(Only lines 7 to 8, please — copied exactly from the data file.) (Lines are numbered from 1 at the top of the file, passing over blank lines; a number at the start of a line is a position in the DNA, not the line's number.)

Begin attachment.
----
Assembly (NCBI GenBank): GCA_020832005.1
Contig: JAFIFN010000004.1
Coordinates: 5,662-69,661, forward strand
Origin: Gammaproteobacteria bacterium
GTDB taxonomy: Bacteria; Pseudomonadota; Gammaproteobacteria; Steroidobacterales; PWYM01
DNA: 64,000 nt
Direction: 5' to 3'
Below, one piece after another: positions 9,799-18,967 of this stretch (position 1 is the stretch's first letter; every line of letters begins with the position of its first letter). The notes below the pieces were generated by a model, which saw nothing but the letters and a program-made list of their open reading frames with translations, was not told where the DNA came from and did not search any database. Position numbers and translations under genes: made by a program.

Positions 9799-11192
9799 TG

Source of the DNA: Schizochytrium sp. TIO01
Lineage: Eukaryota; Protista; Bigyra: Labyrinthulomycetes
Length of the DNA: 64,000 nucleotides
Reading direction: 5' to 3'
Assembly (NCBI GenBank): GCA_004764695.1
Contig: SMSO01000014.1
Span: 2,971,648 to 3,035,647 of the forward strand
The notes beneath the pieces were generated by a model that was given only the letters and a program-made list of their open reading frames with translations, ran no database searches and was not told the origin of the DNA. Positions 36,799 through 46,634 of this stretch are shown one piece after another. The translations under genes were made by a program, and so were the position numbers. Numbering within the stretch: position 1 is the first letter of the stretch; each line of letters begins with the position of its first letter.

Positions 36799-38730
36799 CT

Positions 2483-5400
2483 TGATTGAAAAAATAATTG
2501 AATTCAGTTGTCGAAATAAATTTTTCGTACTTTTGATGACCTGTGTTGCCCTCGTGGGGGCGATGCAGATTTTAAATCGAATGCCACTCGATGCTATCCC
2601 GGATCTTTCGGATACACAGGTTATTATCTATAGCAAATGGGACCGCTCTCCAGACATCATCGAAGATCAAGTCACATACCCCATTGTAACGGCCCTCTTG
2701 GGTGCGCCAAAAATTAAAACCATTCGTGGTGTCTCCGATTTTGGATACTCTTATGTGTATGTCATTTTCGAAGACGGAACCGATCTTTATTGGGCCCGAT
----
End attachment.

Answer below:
Direction: 5' to 3'
Below, one piece after another: positions 9,799-18,967 of this stretch (position 1 is the stretch's first letter; every line of letters begins with the position of its first letter). The notes below the pieces were generated by a model, which saw nothing but the letters and a program-made list of their open reading frames with translations, was not told where the DNA came from and did not search any database. Position numbers and translations under genes: made by a program.